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DOJ Increases Focus on Clinical Trial Fraud


Time to Read: 4 minutes Practices: Government Enforcement / White Collar Criminal Defense, Health Care Industries: Healthcare & Life Sciences

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While speaking at the Food & Drug Law Institute’s Enforcement, Litigation and Compliance Conference in December, Deputy Assistant Attorney General Arun Rao identified clinical trial fraud as one of four key areas of enforcement focus by the Consumer Protection Branch of the U.S. Department of Justice (“DOJ”).1 Rao warned against the “dangerous consequences” of research fraud (often referred to as “research misconduct”), which he said serves to “undermine confidence in the health care industry as a whole.”

Rao’s remarks come at a time of increasing focus on scientific misconduct in clinical trials. Rao cited two recent clinical trial fraud enforcement actions in southern Florida that involved allegedly fabricated data, and he suggested that more enforcement actions may be on the way.

The COVID-19 pandemic will likely intensify such enforcement efforts. The Food and Drug Administration (“FDA”) and other agencies (including the National Institutes of Health (“NIH”) and the Office for Human Research Protections) have published guidance on the conduct of clinical trials during the COVID-19 pandemic to assist sponsors in assuring the safety of trial participants, maintaining compliance with good clinical practice (“GCP”), and minimizing risks to trial integrity. The extensive government funding of clinical trials and basic science research during the pandemic will only increase regulators’ interest in investigating allegations of potential data integrity issues. Accordingly, all organizations involved in basic science research, and especially clinical trials, should look to identify and address key areas of enforcement risk.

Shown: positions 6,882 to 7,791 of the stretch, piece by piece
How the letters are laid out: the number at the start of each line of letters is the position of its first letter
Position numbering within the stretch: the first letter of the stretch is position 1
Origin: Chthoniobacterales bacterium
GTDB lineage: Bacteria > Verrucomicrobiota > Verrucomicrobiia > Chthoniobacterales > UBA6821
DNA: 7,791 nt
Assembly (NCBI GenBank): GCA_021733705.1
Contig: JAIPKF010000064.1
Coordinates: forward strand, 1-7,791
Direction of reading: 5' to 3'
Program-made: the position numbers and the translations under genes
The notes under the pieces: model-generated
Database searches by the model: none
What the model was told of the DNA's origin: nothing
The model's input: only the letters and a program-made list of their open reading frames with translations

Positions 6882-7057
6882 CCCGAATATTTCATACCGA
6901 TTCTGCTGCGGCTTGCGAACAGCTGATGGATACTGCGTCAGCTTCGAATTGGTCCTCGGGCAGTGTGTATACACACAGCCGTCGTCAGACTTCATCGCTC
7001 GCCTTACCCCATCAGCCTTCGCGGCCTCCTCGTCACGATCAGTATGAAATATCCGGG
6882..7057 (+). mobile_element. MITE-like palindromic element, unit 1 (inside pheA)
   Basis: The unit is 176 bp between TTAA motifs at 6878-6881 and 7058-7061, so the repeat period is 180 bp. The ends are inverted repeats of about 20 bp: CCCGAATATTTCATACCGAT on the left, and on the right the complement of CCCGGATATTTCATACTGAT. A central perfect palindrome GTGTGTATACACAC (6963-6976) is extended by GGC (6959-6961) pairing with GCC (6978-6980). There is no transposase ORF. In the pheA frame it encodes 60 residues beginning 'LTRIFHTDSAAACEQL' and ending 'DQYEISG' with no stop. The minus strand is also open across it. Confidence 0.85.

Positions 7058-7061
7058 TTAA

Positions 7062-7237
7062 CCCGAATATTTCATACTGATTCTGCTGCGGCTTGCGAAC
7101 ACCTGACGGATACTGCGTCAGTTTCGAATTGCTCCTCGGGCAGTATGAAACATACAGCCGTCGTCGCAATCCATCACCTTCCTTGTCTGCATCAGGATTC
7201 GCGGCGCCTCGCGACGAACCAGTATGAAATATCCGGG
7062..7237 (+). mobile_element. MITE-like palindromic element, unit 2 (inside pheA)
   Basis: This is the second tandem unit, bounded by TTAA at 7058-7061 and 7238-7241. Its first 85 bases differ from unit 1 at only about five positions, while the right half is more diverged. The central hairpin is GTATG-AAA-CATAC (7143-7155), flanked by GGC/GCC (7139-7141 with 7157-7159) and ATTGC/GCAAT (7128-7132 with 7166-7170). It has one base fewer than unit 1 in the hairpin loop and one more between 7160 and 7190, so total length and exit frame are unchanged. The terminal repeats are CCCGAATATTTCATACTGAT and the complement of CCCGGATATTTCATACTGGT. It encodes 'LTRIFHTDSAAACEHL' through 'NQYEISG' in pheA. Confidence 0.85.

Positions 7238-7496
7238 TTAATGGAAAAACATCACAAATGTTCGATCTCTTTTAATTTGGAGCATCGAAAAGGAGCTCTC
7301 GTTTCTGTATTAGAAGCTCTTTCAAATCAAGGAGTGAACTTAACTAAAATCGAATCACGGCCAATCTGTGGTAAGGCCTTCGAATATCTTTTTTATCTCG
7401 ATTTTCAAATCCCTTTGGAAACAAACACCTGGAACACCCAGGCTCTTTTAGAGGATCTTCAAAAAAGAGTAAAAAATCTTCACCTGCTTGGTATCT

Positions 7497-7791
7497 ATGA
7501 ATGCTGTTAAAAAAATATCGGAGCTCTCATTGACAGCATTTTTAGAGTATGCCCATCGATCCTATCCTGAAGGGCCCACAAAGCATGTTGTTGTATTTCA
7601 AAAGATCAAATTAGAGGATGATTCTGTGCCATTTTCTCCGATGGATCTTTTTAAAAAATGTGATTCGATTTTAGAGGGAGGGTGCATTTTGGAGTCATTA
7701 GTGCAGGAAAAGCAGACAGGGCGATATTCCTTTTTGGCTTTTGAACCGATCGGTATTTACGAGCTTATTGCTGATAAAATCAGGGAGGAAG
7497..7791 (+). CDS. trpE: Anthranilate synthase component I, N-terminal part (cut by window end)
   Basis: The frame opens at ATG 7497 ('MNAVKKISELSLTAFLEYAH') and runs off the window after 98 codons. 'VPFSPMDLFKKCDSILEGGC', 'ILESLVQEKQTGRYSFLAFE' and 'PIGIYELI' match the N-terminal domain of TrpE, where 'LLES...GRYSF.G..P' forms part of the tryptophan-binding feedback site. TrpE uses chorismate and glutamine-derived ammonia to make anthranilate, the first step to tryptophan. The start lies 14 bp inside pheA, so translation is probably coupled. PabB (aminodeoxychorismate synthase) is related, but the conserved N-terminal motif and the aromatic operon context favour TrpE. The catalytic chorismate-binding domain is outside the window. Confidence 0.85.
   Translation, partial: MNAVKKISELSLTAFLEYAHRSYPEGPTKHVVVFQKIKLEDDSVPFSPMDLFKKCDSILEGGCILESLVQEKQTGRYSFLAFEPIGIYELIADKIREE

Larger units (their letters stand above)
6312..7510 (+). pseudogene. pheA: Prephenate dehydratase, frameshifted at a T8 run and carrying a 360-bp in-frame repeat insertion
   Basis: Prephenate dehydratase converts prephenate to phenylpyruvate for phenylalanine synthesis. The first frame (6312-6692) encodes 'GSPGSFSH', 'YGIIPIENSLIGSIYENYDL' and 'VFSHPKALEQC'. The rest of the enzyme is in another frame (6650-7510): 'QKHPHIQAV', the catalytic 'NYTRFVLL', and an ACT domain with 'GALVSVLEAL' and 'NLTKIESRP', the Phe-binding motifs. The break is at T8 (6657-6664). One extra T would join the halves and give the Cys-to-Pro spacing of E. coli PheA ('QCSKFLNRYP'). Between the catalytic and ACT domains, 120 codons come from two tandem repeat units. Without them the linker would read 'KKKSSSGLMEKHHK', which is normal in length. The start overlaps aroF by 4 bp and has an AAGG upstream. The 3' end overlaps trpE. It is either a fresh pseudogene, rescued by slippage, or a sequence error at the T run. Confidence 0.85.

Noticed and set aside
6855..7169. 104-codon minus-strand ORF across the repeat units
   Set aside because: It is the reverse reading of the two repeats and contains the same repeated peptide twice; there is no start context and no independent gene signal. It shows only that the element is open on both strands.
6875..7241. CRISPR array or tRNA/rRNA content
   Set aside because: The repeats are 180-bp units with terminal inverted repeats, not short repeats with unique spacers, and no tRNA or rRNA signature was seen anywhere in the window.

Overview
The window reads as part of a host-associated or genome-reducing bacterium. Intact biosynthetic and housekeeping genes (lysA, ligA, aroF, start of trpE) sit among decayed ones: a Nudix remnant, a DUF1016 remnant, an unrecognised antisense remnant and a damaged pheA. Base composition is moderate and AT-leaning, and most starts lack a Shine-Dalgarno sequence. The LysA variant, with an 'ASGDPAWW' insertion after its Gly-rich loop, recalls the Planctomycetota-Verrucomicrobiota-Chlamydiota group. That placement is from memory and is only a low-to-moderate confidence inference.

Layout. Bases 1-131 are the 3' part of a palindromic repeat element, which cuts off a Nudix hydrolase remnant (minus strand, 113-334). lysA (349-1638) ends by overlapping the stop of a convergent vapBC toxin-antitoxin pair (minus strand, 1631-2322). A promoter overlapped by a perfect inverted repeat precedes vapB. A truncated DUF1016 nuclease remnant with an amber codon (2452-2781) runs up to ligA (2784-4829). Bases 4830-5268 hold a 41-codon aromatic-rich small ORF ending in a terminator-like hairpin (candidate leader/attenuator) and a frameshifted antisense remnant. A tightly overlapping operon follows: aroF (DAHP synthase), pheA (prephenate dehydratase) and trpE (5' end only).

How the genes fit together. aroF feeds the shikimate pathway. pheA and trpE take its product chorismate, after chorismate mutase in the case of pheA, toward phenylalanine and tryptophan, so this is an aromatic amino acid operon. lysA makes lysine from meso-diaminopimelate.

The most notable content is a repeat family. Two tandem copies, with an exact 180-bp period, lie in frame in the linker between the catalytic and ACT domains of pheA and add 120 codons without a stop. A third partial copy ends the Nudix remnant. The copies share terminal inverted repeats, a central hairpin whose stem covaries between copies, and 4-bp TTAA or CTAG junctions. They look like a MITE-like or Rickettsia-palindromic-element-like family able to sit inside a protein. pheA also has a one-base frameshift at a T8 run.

Legal Risk Areas Related to Clinical Trials

Scientific misconduct in clinical trials raises a number of risks, including criminal prosecution, FDA regulatory enforcement, and False Claims Act liability, in addition to reputational damage.

The Department of Health and Human Services (“HHS”), Office of Research Integrity (“ORI”) defines fraud and research misconduct as “fabrication, falsification, or plagiarism in proposing, performing, or reviewing research, or in reporting research results.”2 This definition would potentially include recording false, fabricated or misleading data, failing to disclose data that would normally be reported, submitting misleading reports regarding the conduct of the trial, and submitting false data to government agencies and/or for consideration for publication in journals. In addition to fraud, other investigative risk areas include foreign influence, conflicts of interests, and kickbacks, both foreign and domestic. Although ORI only has jurisdiction over research funded by HHS, the concept of research misconduct is well known to other parts of HHS and of the federal government, including FDA. Moreover, the receipt by many companies during COVID of federal funds for drug development means that ORI jurisdiction may, in many cases for the first time, extend to these sciences companies